$R=mn$

or by a plane and an angle,

$R = e^{-\frac{\theta}{2}\hat{B}}$

For example

:
from numpy import pi

R = e**(-pi/4*e12) # enacts rotation by pi/2
R
:
0.71 - (0.71^e12)
:
R*e1*~R    # rotate e1 by pi/2 in the e12-plane
:
(1.0^e2)

Some Ways to use Functions¶

Maybe we want to define a function which can return rotor of some angle $$\theta$$ in the $$e_{12}$$-plane,

$R_{12} = e^{-\frac{\theta}{2}e_{12}}$
:
R12 = lambda theta: e**(-theta/2*e12)
R12(pi/2)
:
0.71 - (0.71^e12)

And use it like this

:
a = e1+e2+e3
R = R12(pi/2)
R*a*~R

:
-(1.0^e1) + (1.0^e2) + (1.0^e3)

You might as well make the angle argument a bivector, so that you can control the plane of rotation as well as the angle

$R_B = e^{-\frac{B}{2}}$
:
R_B = lambda B: e**(-B/2.)

Then you could do

:
R12 = R_B(pi/4*e12)
R23 = R_B(pi/5*e23)

or

:
R_B(pi/6*(e23+e12))  # rotor enacting a pi/6-rotation in the e23+e12-plane
:
0.93 - (0.26^e12) - (0.26^e23)

Maybe you want to define a function which returns a function that enacts a specified rotation,

$f(B) \rightarrow \underline{R_B}(a) = R_Ba\tilde{R_B}$

This just saves you having to write out the sandwich product, which is nice if you are cascading a bunch of rotors, like so

$\underline{R_C}( \underline{R_B}( \underline{R_A}(a)))$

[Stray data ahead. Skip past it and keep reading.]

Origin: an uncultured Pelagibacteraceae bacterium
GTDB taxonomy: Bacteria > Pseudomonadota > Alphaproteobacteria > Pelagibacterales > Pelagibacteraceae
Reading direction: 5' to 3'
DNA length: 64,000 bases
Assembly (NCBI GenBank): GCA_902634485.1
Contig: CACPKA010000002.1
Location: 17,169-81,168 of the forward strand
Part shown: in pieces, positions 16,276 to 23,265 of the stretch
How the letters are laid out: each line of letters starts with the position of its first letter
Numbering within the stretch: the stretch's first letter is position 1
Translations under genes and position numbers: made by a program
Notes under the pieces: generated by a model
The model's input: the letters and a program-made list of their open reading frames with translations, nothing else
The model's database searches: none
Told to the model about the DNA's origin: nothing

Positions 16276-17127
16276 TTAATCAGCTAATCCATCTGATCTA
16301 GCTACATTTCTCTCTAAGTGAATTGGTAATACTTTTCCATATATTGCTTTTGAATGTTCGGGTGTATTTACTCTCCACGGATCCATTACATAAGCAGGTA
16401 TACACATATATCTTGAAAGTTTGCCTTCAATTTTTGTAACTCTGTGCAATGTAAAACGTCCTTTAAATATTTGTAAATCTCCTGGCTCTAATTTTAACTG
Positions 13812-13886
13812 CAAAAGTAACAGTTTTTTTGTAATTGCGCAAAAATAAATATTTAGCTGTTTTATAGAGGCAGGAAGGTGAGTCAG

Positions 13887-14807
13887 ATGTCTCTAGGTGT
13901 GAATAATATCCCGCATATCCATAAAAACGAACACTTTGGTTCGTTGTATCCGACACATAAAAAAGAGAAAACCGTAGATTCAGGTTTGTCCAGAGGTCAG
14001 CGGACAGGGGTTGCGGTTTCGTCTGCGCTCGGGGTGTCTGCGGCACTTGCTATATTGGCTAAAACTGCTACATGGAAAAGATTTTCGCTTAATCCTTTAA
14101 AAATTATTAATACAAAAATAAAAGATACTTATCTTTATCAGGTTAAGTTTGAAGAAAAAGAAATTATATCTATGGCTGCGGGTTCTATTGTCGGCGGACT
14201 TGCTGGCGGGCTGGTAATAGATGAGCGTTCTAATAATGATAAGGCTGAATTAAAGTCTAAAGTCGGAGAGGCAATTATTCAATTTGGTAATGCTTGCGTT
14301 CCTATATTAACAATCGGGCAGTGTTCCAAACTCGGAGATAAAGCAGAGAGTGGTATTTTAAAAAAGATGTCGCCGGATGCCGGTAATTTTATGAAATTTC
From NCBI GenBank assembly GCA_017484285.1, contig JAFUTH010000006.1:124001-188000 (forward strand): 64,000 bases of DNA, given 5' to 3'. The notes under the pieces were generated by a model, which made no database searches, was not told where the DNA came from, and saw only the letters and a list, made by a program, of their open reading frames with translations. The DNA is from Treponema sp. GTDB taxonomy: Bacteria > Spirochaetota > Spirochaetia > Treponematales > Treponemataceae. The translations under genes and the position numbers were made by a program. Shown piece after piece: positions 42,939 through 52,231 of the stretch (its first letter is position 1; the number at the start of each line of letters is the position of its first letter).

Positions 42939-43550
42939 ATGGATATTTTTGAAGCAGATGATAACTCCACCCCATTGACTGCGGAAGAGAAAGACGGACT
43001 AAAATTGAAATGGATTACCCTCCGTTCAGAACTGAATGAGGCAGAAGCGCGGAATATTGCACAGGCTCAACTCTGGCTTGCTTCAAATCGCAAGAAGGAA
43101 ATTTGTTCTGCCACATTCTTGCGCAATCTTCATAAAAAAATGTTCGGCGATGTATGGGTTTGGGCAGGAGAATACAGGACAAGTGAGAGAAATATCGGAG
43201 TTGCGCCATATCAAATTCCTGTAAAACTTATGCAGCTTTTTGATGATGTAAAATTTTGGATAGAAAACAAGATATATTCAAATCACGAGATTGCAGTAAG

:
def R_factory( B):
def dummy_f(a):
R = e**(-B/2)
return R*a*~R
return dummy_f

R = R_factory(pi/6*(e23+e12)) # this returns a function
R(a) # which acts on a vector
:
(0.52^e1) + (0.74^e2) + (1.48^e3)

Then you can do things like

:
R12 = R_factory(pi/3*e12)
R23 = R_factory(pi/3*e23)
R13 = R_factory(pi/3*e13)

R12(R23(R13(a)))
:
(0.41^e1) - (0.66^e2) + (1.55^e3)

To make cascading a sequence of rotations as concise as possible, we could define a function which takes a list of bivectors $$A,B,C,..$$ , and enacts the sequence of rotations which they represent on a some vector $$x$$.

$f(A,B,C,x) = \underline{R_A} (\underline{R_B} (\underline{R_C}(x)))$
:
from functools import reduce

# a sequence of rotations
def R_seq(*args):
Bs,a = args[:-1],args[-1]
R_lst =  [e**(-B/2) for B in Bs]  # create list of Rotors from list of Bivectors
R = reduce(cf.gp, R_lst)          # apply the geometric product to list of Rotors
return lambda a: R*a*~R

# rotation sequence by  pi/2-in-e12 THEN pi/2-in-e23
R = R_seq(pi/2*e23, pi/2*e12, e1)

R(e1)
:
(1.0^e3)

Changing Basis Names¶

If you want to use different names for your basis as opposed to e’s with numbers, supply the Cl() with a list of names. For example for a two dimensional GA,

:
layout,blades = cf.Cl(2, names = ['','x','y','i'])